Money or Ideas? A Field Experiment on Constraints to Entrepreneurship in Rural Pakistan

Gine, Xavier; Mansuri, Ghazala
Fonte: World Bank, Washington, DC Publicador: World Bank, Washington, DC
EN_US
Relevância na Pesquisa
66.05%
This paper identifies the relative importance of human and physical capital for entrepreneurship. A subset of rural microfinance clients were offered eight full time days of business training and the opportunity to participate in a loan lottery of up to Rs. 100,000 (USD 1,700), about seven times the average loan size. The study finds that business training increased business knowledge, reduced business failure, improved business practices and increased household expenditures by about $40 per year. It also improved financial and labor allocation decisions. These effects are concentrated among male clients, however. Women improve business knowledge but show no improvements in other outcomes. A cost-benefit analysis suggests that business training was not cost-effective for the microfinance institution, despite having a positive impact on clients. This may explain why so few microfinance institutions offer training. Access to the larger loan, in contrast, had little effect, indicating that existing loan size limits may already meet the demand for credit for these clients.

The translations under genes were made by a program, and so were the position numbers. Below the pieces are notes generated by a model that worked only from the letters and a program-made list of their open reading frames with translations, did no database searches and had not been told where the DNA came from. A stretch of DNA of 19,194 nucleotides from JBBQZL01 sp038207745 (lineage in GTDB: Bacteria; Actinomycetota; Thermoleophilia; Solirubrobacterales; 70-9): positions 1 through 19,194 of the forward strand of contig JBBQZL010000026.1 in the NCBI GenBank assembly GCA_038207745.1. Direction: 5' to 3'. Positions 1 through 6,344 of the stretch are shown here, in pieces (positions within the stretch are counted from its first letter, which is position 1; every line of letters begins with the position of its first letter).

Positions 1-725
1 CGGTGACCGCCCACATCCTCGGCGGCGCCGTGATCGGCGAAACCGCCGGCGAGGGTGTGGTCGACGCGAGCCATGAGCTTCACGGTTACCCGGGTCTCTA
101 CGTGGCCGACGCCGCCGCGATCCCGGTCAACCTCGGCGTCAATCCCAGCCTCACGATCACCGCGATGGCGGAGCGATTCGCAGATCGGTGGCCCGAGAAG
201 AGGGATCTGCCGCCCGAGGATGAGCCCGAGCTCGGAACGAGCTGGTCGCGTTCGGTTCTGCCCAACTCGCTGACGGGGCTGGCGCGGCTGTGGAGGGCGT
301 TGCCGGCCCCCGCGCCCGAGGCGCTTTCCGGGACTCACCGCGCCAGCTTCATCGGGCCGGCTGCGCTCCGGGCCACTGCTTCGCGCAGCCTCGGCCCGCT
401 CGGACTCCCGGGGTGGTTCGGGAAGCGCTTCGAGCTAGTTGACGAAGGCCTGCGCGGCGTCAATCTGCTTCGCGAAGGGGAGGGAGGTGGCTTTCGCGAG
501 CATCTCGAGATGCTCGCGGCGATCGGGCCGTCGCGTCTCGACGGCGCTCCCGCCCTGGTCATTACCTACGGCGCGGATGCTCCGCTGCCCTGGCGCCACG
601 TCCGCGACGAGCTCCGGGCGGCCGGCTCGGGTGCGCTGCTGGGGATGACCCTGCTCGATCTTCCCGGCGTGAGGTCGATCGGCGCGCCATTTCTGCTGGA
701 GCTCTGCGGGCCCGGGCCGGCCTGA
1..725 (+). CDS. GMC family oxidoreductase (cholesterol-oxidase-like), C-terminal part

Dual Credit Markets and Household Access to Finance; Evidence from a Representative Chinese Household Survey

Cull, Robert; Gan, Li; Gao, Nan; Xu, Lixin Colin
Fonte: World Bank, Washington, DC Publicador: World Bank, Washington, DC
Tipo: Working Paper; Policy Research Working Paper; Publications Research
ENGLISH; EN_US
Relevância na Pesquisa
76.03%